Visions of Melbourne 3000 as Property Council calls for doubling of Perth resi numbers
Cameron Jewell | 3 April 2017
The Perth branch of the Property Council is calling for a doubling of residential numbers in its CBD, as the city struggles with record commercial vacancies of around 25 per cent.
The idea is reminiscent of the Melbourne 3000 planning policy in the early 1990s, which transformed the CBD from a 9-to-5 worker hub into a 24-hour city by adding 10,000 new dwellings through the adaptive re-use of old office buildings and incentivising new buildings.
PCA WA executive director Lino Iacomella said a doubling of residential numbers was needed to counteract commercial vacancies, provide CBD workers housing in the area and reduce congestion.
“Of the 200,000 people that work in Perth CBD, less than 20,000 live within the boundaries of the City of Perth,” Mr Iacomella said.
“The exodus of people leaving the CBD at the end of each working day creates traffic chaos on the freeways and leaves the CBD lacking the night time economy that makes other major cities.”
He said while the City of Perth had plans to promote the CBD as a vibrant residential areas, more needed to be done.
“The recent new stock of apartments and medium to high-density housing is limited to opposite ends of the CBD and there has not been enough new supply to make Perth’s residential population anywhere near its target,” Mr Iacomella said.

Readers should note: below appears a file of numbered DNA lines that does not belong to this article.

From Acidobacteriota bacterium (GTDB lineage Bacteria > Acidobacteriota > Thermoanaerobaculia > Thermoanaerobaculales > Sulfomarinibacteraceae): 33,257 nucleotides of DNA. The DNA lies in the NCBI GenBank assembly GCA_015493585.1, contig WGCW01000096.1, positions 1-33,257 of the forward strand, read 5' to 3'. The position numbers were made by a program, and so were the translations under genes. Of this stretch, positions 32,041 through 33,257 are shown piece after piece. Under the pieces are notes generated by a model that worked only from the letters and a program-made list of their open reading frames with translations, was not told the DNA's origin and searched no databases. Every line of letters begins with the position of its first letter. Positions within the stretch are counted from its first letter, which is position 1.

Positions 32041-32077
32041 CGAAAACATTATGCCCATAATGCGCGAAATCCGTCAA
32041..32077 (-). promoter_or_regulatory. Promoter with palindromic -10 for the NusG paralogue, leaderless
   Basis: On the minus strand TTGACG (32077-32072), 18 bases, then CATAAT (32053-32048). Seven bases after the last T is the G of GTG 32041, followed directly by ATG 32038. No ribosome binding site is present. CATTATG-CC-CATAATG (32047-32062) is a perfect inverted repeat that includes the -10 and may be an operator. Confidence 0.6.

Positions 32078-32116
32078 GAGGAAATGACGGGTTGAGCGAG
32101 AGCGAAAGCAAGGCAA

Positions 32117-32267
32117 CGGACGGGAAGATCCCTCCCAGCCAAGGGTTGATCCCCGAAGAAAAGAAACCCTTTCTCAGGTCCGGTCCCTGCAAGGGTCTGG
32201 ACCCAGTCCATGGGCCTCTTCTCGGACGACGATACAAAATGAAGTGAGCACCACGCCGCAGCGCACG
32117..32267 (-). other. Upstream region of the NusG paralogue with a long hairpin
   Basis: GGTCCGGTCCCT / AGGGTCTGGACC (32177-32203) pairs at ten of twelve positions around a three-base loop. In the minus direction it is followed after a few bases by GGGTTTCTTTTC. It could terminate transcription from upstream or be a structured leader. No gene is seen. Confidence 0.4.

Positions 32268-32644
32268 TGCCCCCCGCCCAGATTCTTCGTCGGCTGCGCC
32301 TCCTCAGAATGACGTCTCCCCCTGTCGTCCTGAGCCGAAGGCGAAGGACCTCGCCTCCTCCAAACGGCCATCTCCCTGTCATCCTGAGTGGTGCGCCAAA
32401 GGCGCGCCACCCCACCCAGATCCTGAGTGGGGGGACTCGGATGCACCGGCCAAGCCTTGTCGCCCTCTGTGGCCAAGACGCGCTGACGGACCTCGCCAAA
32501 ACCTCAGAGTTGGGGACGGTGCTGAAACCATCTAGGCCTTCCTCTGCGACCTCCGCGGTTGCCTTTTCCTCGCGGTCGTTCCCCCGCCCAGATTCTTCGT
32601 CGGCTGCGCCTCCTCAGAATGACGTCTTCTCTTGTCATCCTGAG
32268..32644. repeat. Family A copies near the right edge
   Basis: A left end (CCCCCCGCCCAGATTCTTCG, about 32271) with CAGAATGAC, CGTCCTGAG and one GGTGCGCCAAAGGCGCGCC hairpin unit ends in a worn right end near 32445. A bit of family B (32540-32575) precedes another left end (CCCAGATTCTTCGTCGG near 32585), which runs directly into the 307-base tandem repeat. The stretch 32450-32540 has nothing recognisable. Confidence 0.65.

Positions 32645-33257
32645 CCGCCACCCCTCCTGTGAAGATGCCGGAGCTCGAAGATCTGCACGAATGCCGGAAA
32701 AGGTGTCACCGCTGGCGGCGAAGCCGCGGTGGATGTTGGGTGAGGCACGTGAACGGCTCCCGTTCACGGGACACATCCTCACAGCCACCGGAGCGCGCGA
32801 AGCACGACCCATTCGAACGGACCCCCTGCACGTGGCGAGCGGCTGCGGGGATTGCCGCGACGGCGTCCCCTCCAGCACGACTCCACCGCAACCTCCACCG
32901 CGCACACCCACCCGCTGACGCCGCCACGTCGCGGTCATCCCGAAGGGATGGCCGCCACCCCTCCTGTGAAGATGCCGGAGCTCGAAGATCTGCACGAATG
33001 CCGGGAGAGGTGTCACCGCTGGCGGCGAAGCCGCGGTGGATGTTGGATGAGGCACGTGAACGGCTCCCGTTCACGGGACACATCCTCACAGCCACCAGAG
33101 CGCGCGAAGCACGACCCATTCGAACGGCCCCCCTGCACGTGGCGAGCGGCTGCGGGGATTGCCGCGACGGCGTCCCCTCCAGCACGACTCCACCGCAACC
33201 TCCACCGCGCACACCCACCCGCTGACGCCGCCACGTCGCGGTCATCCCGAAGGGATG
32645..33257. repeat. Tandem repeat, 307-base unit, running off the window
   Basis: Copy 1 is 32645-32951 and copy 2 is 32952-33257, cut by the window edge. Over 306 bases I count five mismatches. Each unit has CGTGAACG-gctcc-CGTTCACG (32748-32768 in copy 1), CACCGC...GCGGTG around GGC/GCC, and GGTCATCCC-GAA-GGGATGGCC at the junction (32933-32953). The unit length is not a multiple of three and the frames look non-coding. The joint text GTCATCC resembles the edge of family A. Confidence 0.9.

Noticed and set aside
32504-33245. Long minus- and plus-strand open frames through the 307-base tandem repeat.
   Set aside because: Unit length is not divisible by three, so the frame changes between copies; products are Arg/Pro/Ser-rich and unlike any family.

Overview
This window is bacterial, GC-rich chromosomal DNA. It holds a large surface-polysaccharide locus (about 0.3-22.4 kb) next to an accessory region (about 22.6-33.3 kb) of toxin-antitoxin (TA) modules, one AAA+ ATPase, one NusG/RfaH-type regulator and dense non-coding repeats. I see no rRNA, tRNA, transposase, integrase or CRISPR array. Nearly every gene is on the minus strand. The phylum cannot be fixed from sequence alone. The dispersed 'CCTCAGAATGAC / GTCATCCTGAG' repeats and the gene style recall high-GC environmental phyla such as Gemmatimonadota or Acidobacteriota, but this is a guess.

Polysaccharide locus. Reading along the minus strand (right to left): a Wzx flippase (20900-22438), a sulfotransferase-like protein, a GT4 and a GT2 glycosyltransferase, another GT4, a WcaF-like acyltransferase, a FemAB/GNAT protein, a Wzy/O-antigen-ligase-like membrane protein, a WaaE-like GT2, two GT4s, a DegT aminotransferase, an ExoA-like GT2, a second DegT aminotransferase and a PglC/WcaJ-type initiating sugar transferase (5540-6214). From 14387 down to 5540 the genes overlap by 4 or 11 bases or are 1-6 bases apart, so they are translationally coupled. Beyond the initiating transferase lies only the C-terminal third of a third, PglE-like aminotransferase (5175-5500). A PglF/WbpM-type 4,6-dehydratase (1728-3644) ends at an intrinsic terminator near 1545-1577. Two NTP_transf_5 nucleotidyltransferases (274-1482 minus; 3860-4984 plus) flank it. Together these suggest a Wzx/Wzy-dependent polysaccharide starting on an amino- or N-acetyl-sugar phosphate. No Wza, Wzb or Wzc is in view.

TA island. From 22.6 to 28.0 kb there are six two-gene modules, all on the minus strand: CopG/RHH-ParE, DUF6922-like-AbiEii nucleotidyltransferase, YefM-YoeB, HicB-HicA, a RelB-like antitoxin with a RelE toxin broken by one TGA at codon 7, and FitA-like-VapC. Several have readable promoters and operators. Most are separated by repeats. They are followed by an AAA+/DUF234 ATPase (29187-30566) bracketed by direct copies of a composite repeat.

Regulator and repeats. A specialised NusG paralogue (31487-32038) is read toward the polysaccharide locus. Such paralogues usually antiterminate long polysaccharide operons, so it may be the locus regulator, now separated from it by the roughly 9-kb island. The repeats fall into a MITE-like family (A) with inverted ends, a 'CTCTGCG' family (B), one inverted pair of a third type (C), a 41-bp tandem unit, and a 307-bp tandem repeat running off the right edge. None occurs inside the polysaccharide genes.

“We need more, better quality and affordable housing options spread around the Perth CBD to create new precincts that attract people and new businesses into the CBD.”
He said if the CBD was to compete with the suburbs, the new government needed to implement a range of reforms, including:
- introducing stamp duty concessions for off-the-plan apartments similar to a traditional house and land package
- fast tracking the Strata Title reforms to enable community titles and improve strata management
- full private certification of building permits
- legislating to allow local authorities to bring building owners, tenants and financiers together to agree to loan terms to enable finance arrangements to upgrade old and vacant CBD buildings
“These reforms are now urgent if we are to create the right commercial, retail and residential offerings to encourage people to move into the CBD,” Mr Iacomella said.
The reforms are also similar to calls made by the Queensland branch of the PCA in 2014 when Brisbane was struggling with higher than usual commercial vacancy rates.
It wanted to transform underperforming commercial buildings into residential apartments after a “flight to quality” saw extremely high vacancy rates in B and C grade buildings.